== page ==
Bryce Canyon Vacations
As the main attraction of Bryce Canyon National Park, Bryce Canyon is truly something that you must see to appreciate. The name Bryce Canyon is a misnomer, as it is actually a giant natural amphitheater that resulted from erosion. Today the area draws nearly 1 million visitors annually.
Bryce Canyon consists of horseshoe-shaped amphitheaters along the edge of the Paunsaugunt Plateau. The erosion process made the limestone rock turn spectacular colors that range from white to purple to red. Frost and rainwater erosion have molded the rock into extraordinary shapes and spires called “hoodoos.”
For a spectacular view as the sun rises, head to Sunrise Point, adjacent to Bryce Canyon Lodge. See the amphitheater in all its glory as the sun’s rays hit its surface. Later in the day, hike to Sunset Point, which offers panoramic views of the hoodoos as the sun sinks below them.
Explore some of the many miles of trails running through and around Bryce Canyon. At 11 miles (17.7 kilometers) roundtrip, the popular Rim Trail can be hiked in a day. Follow this trail connecting many of the park’s best overlooks for a varied look at the splendor of Bryce Canyon.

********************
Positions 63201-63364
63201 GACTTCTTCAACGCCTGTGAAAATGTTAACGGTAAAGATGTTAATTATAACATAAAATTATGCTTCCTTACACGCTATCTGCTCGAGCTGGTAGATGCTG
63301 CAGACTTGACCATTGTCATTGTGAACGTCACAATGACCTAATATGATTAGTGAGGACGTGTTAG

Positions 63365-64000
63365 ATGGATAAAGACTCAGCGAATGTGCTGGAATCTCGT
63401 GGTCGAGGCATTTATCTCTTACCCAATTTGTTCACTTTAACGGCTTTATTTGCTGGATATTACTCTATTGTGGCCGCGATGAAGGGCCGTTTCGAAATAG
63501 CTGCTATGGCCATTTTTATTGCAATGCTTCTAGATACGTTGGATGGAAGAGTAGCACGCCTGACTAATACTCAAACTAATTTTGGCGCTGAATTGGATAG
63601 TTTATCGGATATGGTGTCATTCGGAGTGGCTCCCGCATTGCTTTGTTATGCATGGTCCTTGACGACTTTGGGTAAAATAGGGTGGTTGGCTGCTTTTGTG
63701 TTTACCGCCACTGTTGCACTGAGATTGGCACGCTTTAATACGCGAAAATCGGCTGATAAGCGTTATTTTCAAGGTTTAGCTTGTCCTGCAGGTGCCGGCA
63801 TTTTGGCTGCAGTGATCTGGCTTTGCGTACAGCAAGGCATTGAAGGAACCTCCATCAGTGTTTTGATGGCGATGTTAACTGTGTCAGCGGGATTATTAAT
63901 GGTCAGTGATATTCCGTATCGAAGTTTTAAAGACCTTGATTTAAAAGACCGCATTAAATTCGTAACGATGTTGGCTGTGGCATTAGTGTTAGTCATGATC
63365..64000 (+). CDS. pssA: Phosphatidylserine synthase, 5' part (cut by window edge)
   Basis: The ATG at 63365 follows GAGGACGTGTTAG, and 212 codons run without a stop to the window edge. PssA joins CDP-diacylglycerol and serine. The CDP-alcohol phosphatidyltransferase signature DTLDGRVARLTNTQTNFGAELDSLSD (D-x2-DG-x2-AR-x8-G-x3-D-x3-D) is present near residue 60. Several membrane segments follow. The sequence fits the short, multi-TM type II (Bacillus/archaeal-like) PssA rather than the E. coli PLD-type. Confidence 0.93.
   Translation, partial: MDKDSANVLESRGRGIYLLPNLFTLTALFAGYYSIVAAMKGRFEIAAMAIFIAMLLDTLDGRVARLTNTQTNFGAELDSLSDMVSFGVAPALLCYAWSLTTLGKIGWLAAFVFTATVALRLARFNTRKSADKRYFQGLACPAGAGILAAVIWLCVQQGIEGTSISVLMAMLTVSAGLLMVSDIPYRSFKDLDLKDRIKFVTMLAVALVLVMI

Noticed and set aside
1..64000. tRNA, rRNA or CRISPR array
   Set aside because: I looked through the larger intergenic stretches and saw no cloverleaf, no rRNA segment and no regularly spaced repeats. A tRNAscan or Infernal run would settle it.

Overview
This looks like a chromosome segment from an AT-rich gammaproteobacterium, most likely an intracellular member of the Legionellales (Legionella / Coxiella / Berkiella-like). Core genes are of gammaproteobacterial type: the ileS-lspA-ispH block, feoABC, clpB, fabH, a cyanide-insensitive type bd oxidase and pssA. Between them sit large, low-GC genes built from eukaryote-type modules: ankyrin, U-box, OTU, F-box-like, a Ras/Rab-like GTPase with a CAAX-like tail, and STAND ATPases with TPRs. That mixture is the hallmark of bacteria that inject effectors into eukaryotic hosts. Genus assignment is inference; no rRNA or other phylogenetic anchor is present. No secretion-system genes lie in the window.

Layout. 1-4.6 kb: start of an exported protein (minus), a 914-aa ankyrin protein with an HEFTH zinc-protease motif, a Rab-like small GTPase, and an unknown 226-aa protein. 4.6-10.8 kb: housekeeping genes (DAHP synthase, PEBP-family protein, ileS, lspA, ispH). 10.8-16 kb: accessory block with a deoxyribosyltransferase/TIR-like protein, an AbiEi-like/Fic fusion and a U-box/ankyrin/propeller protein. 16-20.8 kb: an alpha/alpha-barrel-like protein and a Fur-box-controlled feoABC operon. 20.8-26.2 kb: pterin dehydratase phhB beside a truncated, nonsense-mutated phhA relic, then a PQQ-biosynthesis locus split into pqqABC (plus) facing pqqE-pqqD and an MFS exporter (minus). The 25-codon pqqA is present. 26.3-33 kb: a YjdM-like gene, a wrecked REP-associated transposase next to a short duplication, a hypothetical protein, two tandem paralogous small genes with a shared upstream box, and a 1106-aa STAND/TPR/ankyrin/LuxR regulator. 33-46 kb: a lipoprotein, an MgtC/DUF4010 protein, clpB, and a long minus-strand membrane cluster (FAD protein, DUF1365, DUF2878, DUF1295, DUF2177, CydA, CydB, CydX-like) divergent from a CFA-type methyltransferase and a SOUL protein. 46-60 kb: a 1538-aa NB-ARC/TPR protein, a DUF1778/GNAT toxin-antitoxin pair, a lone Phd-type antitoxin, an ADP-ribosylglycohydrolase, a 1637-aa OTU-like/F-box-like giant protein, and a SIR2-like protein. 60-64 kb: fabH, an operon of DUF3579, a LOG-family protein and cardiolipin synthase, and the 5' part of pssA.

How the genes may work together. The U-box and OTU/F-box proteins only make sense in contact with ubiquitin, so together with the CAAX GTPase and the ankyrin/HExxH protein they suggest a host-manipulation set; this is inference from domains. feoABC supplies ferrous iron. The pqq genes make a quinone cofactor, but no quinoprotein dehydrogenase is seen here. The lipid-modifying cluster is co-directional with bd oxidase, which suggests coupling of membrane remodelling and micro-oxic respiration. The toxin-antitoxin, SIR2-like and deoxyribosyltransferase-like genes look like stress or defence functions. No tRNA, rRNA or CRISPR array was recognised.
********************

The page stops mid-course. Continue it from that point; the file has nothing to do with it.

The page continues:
Visit the Claron Formation, Bryce Canyon’s crown jewel. Thousands of years ago this area lay beneath a massive freshwater lake. Erosion carved a massive cluster of jutting pink rock which locals call the Pink Cliffs or the Grand Staircase, both accurately describing this natural marvel.
After visiting Bryce Canyon, head south to two other famous areas. In just under 2 hours' drive southwest you will reach Zion National Park. Four hours farther you will come to a natural gorge across the Colorado River, the Grand Canyon, one of the Seven Wonders of the World.
Fly to Las Vegas or Salt Lake City, each around 4 hours’ drive from Bryce Canyon. Be sure to bring your camera. Everywhere you turn you’ll find breathtaking panoramic vistas that beg to be photographed.